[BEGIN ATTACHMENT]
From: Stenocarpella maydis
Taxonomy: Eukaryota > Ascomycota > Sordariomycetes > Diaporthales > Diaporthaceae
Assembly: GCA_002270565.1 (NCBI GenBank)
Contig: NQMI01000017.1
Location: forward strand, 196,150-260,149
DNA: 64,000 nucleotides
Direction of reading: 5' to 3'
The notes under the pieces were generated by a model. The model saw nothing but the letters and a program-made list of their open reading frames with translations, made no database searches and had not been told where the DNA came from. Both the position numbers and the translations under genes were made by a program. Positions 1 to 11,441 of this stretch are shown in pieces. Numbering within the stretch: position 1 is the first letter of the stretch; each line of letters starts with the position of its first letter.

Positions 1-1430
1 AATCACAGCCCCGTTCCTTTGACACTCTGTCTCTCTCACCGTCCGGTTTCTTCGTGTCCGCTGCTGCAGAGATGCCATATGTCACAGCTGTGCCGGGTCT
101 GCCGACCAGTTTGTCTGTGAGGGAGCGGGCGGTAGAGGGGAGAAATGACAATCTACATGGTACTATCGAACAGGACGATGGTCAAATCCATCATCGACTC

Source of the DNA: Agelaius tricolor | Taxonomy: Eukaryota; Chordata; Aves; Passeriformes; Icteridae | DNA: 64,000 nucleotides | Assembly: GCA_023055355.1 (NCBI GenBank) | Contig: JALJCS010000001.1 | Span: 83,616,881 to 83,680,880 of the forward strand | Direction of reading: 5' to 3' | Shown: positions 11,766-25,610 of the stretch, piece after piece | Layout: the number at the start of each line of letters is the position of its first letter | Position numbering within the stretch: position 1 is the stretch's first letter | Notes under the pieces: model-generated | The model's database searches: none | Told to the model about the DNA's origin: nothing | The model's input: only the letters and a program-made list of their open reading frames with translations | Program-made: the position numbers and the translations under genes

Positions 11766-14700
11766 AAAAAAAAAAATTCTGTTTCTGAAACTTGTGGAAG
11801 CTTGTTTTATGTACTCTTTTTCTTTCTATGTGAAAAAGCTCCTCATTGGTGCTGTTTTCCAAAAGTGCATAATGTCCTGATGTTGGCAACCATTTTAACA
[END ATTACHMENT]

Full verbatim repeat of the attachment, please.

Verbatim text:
From: Stenocarpella maydis
Taxonomy: Eukaryota > Ascomycota > Sordariomycetes > Diaporthales > Diaporthaceae
Assembly: GCA_002270565.1 (NCBI GenBank)
Contig: NQMI01000017.1
Location: forward strand, 196,150-260,149
DNA: 64,000 nucleotides
Direction of reading: 5' to 3'
The notes under the pieces were generated by a model. The model saw nothing but the letters and a program-made list of their open reading frames with translations, made no database searches and had not been told where the DNA came from. Both the position numbers and the translations under genes were made by a program. Positions 1 to 11,441 of this stretch are shown in pieces. Numbering within the stretch: position 1 is the first letter of the stretch; each line of letters starts with the position of its first letter.

Positions 1-1430
1 AATCACAGCCCCGTTCCTTTGACACTCTGTCTCTCTCACCGTCCGGTTTCTTCGTGTCCGCTGCTGCAGAGATGCCATATGTCACAGCTGTGCCGGGTCT
101 GCCGACCAGTTTGTCTGTGAGGGAGCGGGCGGTAGAGGGGAGAAATGACAATCTACATGGTACTATCGAACAGGACGATGGTCAAATCCATCATCGACTC

Source of the DNA: Agelaius tricolor | Taxonomy: Eukaryota; Chordata; Aves; Passeriformes; Icteridae | DNA: 64,000 nucleotides | Assembly: GCA_023055355.1 (NCBI GenBank) | Contig: JALJCS010000001.1 | Span: 83,616,881 to 83,680,880 of the forward strand | Direction of reading: 5' to 3' | Shown: positions 11,766-25,610 of the stretch, piece after piece | Layout: the number at the start of each line of letters is the position of its first letter | Position numbering within the stretch: position 1 is the stretch's first letter | Notes under the pieces: model-generated | The model's database searches: none | Told to the model about the DNA's origin: nothing | The model's input: only the letters and a program-made list of their open reading frames with translations | Program-made: the position numbers and the translations under genes

Positions 11766-14700
11766 AAAAAAAAAAATTCTGTTTCTGAAACTTGTGGAAG
11801 CTTGTTTTATGTACTCTTTTTCTTTCTATGTGAAAAAGCTCCTCATTGGTGCTGTTTTCCAAAAGTGCATAATGTCCTGATGTTGGCAACCATTTTAACA